Electrons are considered to travel as matter waves, which are not composed of matter despite their name. It is instead to do with probability. Where the amplitude is greater, there is a greater probability of finding an electron. It is also true of photons. We can no longer think in quantum physics of particles like electrons being solid point masses like lead shots. Its wave function is extended over an extended region of space rather than being at a single point.
This is quantified by complex mathematical functions that are way beyond what we need to know. Werner Heisenberg was considering the matter waves of electrons, when he proposed his uncertainty principle. In effect, the closer you are to pinning down an electron the harder it is to pin down. (Heisenberg was a brilliant theoretical physicist, but useless at practical physics.)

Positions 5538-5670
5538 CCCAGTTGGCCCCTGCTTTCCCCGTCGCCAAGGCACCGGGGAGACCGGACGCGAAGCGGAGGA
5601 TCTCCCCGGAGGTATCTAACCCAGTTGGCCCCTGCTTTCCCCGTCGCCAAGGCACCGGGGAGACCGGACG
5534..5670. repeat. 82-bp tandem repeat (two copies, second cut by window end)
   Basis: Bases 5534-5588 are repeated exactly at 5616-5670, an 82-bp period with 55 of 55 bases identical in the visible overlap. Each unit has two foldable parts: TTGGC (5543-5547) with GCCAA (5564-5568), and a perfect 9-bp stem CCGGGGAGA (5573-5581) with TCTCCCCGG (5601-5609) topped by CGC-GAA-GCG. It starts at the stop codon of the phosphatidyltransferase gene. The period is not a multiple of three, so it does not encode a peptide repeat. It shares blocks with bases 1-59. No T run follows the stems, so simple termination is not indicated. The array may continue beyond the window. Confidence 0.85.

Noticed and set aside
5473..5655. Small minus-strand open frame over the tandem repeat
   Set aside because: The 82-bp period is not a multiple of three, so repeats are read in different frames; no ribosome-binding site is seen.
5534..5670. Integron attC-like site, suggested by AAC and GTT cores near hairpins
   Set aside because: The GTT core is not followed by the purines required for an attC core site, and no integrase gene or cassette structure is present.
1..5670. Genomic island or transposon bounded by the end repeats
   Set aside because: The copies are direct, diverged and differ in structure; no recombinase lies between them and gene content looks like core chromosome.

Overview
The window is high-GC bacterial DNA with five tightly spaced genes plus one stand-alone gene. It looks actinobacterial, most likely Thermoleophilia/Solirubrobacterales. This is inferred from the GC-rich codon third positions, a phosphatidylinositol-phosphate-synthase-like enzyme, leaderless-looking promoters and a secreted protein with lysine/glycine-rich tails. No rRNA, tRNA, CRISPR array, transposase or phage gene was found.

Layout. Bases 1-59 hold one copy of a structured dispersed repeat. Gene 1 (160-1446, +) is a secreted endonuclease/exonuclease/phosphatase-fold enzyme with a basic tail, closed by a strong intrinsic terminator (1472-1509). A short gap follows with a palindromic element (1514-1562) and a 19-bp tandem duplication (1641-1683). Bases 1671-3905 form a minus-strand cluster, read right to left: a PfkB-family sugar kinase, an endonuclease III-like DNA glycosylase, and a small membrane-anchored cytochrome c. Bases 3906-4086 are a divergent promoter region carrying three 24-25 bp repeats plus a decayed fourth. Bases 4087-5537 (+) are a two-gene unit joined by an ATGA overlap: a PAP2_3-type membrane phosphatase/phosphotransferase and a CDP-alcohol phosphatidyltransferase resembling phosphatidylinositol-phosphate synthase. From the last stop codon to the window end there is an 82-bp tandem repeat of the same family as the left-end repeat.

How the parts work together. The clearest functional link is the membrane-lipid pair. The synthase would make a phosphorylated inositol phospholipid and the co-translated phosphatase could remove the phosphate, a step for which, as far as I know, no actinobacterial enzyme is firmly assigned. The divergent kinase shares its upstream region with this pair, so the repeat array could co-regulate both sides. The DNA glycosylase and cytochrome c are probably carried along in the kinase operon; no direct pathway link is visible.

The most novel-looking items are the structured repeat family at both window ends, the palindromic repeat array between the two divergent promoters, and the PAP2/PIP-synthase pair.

These difficult concepts in quantum physics enable us to explain tunnelling, which we will look at next.
We know that an electron can have discrete energy levels.
According to classical physics, the electron can only be at energy level 1 or 2. It will not have enough energy to jump over the energy hill.
If we adopt the quantum mechanics idea, where the bigger the amplitude of a matter wave, the greater the probability of finding the electron, we get this:
There is a small but finite probability of finding the electron on the other side of the energy hill. It seems to have tunnelled through the energy hill, and this effect is called quantum tunnelling. It is impossible to explain this by classical physics, but (comparatively) easy to use quantum physics which is based on probability.
"The principle of tunnelling is based on the wave nature of particles. Light can be seen through a thin metal film because the amplitude of the light waves is not reduced to zero by the passage of the light in the film. In the same way, the amplitude of matter waves in a barrier does not become zero if the barrier is sufficiently narrow. This process…